The Catalan people of northern Spain (extending partially across the border with France) developed their cultural and ethnic identity largely during the fall of the Roman Empire. Despite the eventual domination of the region by Spain, the Catalan retained a very strong ethnic and cultural identity, which is even particularly strong today. In the 14th century, a group of Catalans sailed from Spain to Sardinia, eventually settling a town called Alghero. Today's fewer and fewer residents of Catalan descent speak the language, Despite an attempt by the government of Italy to protect a number of historic languages, the survival of Catalan language is still very much at risk.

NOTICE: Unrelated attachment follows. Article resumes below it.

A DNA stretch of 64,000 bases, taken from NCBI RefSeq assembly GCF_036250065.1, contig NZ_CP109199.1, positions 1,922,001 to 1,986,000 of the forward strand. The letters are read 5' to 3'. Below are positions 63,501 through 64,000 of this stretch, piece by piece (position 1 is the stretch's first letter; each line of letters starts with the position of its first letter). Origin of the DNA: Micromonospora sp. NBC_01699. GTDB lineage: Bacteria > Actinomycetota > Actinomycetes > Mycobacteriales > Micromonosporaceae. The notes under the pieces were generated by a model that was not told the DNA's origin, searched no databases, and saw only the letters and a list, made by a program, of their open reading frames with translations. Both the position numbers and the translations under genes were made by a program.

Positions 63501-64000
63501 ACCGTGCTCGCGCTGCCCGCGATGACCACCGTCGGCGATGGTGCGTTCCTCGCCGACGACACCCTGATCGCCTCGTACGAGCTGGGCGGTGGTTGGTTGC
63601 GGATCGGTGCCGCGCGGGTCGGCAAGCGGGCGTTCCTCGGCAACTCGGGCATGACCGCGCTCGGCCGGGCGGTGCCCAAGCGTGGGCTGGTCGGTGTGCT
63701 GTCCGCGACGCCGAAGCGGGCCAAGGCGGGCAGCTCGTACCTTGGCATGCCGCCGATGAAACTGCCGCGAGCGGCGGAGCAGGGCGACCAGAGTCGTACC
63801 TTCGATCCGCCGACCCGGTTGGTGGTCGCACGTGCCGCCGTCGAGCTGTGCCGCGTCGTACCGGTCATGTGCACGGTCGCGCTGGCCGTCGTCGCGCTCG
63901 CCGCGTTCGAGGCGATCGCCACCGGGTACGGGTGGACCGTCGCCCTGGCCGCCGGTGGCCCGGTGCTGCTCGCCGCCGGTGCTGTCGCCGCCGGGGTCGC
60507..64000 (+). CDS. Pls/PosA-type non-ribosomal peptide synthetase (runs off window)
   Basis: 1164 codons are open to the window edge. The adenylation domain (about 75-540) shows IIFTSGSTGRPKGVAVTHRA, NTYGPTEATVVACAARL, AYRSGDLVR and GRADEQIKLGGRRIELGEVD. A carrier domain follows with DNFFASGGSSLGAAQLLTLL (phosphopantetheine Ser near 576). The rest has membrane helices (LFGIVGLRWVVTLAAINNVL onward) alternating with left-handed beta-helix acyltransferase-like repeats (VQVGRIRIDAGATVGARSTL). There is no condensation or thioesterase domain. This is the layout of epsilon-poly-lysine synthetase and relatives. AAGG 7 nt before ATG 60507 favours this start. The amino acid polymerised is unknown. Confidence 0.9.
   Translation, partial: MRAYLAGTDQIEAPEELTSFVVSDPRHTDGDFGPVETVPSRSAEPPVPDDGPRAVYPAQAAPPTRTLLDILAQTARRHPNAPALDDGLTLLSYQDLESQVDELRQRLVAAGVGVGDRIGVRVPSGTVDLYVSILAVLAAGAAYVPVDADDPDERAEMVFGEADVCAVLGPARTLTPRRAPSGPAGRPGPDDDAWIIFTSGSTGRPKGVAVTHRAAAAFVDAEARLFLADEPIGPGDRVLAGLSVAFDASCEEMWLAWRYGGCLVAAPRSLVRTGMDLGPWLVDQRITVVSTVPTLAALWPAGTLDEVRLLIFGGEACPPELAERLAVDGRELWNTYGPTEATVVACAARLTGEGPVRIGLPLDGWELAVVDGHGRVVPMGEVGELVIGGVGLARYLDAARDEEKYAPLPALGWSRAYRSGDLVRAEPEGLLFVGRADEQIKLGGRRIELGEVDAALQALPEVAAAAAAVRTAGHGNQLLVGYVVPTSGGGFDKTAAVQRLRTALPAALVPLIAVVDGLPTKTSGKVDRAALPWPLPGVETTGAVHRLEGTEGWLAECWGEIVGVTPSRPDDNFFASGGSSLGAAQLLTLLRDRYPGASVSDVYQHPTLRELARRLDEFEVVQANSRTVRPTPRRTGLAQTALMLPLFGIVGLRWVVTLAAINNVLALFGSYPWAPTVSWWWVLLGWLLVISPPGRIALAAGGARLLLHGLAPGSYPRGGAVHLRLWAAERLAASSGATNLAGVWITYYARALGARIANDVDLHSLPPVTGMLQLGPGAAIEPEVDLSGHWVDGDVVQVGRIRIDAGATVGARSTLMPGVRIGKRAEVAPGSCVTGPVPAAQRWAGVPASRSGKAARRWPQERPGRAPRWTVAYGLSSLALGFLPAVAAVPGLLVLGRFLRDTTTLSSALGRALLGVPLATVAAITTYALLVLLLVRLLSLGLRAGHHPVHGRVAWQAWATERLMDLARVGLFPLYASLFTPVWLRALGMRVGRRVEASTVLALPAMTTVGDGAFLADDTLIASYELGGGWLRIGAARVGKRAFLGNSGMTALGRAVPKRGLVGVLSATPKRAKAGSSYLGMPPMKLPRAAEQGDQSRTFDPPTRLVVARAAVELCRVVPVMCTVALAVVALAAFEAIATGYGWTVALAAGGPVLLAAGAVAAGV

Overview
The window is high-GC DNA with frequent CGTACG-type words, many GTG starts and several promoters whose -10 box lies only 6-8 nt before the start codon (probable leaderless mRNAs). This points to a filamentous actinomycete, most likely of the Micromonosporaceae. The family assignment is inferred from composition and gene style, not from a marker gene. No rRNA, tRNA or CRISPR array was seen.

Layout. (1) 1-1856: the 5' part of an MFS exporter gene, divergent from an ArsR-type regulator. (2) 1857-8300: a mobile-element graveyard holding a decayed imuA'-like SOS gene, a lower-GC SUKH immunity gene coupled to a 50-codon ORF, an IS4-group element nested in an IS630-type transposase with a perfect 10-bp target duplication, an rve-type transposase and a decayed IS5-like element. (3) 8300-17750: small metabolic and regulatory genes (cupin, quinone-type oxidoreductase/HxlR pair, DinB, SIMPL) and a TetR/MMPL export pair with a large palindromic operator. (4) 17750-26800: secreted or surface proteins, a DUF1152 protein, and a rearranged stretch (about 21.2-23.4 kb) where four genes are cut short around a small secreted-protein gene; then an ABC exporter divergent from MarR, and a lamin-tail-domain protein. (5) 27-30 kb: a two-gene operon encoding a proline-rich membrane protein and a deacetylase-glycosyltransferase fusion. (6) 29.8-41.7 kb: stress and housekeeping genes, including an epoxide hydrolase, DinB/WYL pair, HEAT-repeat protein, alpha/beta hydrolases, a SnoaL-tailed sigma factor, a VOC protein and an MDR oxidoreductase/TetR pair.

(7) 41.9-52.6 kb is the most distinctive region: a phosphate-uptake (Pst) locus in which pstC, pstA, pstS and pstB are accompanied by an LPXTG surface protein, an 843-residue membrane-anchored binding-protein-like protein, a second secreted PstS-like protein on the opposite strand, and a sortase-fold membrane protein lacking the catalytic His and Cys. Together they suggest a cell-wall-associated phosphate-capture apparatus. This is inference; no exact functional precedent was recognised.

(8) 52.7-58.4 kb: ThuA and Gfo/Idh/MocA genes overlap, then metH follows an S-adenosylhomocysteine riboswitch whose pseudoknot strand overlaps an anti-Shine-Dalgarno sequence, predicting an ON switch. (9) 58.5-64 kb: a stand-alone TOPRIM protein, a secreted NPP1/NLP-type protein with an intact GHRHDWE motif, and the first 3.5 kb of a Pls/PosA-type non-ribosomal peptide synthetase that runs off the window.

Italy's Last Bastion of Catalan Language Struggles to Keep It Alive
By Raphael Minder
The New York Times
November 21, 2016